Owe child support in Georgia? A word about those lottery winnings

The common expression, “Leave no stone unturned” certainly applies to the lengthily entitled Georgia Department of Human Services Division of Child Support Services (DCSS) as it goes about its duties.

Specifically, its statutorily mandated task of overseeing and enforcing child support payments owed by noncustodial parents. The DCSS has truly sweeping authority to examine and make claims upon myriad sources of income, virtually being able to take money from a nonpaying parent wherever it finds it.

A Georgia resident who undoubtedly considered himself extremely fortunate recently after discovering he had a winning lottery ticket with a face value of $25,000 just found that out.

Although that noncustodial dad might not even have been familiar with the acronym DCSS when he sought to claim his prize ($17,250 after taxes), he certainly is now.

The reason why: Child support authorities stepped in to demand the entire amount as payment for support payments never made by the man.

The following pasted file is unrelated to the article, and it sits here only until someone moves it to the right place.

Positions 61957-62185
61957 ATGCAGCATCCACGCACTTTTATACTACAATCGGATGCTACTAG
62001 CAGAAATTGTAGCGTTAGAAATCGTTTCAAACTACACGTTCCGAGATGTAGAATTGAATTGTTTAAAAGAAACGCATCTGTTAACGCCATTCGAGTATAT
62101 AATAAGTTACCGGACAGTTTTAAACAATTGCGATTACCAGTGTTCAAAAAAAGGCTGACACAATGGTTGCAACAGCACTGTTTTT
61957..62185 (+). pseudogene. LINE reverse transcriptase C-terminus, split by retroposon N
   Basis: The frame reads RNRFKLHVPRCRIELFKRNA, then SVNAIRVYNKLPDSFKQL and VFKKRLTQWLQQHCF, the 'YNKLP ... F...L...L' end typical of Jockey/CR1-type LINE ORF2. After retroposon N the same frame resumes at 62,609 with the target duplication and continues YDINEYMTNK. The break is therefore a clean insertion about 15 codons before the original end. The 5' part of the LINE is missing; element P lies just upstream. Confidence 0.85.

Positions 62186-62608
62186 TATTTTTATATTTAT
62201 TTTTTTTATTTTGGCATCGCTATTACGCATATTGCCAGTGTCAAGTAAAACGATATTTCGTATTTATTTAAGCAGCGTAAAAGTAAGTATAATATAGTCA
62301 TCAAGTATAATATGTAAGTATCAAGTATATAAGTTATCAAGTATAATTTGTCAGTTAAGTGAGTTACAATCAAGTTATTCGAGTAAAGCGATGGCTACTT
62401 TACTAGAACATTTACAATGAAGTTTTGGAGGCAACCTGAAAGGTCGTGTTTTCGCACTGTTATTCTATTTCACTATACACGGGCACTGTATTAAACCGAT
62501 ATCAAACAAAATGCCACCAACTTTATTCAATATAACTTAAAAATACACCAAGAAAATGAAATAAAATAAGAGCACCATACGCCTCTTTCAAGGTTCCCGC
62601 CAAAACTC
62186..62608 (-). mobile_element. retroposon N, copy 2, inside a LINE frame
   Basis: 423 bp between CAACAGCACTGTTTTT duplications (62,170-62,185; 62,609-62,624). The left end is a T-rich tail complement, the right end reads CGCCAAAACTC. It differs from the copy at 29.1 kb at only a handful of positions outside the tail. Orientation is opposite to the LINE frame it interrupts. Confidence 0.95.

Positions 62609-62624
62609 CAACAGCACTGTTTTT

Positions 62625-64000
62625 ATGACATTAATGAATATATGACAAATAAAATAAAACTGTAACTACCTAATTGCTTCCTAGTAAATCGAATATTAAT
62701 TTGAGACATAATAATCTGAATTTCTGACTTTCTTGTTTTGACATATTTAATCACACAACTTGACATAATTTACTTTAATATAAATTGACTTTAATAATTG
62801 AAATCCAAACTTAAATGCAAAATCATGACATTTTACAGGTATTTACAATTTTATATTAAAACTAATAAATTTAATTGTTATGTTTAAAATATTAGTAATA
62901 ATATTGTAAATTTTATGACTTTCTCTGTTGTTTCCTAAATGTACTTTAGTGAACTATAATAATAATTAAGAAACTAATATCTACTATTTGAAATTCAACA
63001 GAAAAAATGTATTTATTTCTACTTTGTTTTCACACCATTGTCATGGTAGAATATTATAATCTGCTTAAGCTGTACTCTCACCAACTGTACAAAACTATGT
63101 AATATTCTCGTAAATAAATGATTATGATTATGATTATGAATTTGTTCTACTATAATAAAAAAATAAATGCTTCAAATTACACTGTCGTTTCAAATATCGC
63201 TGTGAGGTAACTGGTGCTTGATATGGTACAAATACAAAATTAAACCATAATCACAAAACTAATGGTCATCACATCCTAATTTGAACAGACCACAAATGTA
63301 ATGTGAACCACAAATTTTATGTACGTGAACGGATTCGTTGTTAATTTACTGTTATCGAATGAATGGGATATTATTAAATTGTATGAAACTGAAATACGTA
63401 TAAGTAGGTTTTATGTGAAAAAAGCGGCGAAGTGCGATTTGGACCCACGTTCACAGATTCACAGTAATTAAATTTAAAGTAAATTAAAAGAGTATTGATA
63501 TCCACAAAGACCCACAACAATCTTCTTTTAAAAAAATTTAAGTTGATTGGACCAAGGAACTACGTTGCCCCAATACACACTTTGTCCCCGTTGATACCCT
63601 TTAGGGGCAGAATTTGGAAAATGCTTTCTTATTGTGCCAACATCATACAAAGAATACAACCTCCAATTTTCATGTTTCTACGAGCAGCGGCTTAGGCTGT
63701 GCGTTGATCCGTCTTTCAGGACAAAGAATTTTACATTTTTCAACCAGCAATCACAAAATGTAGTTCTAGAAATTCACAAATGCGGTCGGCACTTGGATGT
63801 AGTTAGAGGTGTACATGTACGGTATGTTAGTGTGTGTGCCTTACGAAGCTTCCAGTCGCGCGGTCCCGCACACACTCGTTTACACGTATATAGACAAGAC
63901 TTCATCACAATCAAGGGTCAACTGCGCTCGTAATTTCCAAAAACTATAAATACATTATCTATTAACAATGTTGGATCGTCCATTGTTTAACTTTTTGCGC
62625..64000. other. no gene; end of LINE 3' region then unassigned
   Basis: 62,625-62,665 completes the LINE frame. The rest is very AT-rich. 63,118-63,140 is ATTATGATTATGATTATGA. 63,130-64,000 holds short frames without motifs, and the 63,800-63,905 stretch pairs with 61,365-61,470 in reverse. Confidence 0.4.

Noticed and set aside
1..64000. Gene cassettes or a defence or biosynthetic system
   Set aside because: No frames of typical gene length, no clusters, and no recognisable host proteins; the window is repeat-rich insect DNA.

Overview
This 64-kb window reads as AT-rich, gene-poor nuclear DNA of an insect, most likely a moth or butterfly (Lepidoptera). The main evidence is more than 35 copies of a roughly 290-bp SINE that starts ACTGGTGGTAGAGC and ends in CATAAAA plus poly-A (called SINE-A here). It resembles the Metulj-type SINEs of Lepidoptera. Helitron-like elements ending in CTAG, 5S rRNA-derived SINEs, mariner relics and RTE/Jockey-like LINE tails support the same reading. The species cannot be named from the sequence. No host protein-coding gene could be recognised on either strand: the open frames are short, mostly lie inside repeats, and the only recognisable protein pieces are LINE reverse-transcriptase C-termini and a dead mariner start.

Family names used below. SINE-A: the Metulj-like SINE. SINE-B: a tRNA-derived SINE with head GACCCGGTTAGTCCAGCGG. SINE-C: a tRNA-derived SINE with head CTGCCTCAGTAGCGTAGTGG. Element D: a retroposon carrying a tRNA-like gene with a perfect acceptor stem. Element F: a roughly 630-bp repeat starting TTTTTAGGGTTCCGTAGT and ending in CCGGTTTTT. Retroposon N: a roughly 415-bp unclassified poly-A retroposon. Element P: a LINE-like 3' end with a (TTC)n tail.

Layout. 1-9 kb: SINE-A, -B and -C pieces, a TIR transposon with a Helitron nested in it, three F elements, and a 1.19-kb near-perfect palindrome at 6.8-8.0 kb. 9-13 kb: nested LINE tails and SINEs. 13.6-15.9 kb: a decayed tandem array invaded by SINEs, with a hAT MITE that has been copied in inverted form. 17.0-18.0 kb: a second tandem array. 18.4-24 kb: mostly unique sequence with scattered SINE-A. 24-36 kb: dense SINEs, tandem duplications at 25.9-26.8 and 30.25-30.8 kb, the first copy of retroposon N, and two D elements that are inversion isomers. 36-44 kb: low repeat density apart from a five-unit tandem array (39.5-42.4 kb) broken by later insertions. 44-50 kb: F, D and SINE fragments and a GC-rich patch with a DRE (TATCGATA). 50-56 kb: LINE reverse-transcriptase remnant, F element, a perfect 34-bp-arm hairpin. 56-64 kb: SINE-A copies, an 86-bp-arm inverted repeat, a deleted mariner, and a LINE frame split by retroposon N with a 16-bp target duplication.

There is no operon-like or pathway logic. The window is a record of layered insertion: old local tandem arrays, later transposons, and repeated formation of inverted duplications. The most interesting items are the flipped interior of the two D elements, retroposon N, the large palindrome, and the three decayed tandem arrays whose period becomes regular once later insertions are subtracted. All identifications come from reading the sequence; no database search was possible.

There is no question as to whether the DCSS has legal authority to do that. Georgia child support officials can withhold support from paychecks, intercept tax refunds, file liens against savings accounts, seize both real and personal property and, yes, assume the role of super creditor over a nonpayer’s lottery winnings or other gambling windfall.

Thus, the man gets nothing. It is presently unclear, though, whether the DCSS will be able to collect and disburse the winnings, either. Another party has stepped forward to contest ownership of the ticket.

As a result, lottery officials have requested a state court to hold the money and determine how the issue should ultimately be resolved.

Regardless of outcome, though, there is certainly a bottom-line lesson in the story for any person who is in arrears on child support in Georgia: You will be revisiting the matter if a winning lottery ticket is staring you in the face.

Source: Atlanta Journal-Constitution, “$25K Ga. lottery ticket disputed, money could go to child support,” Marcus K. Garner, Jan. 23, 2014

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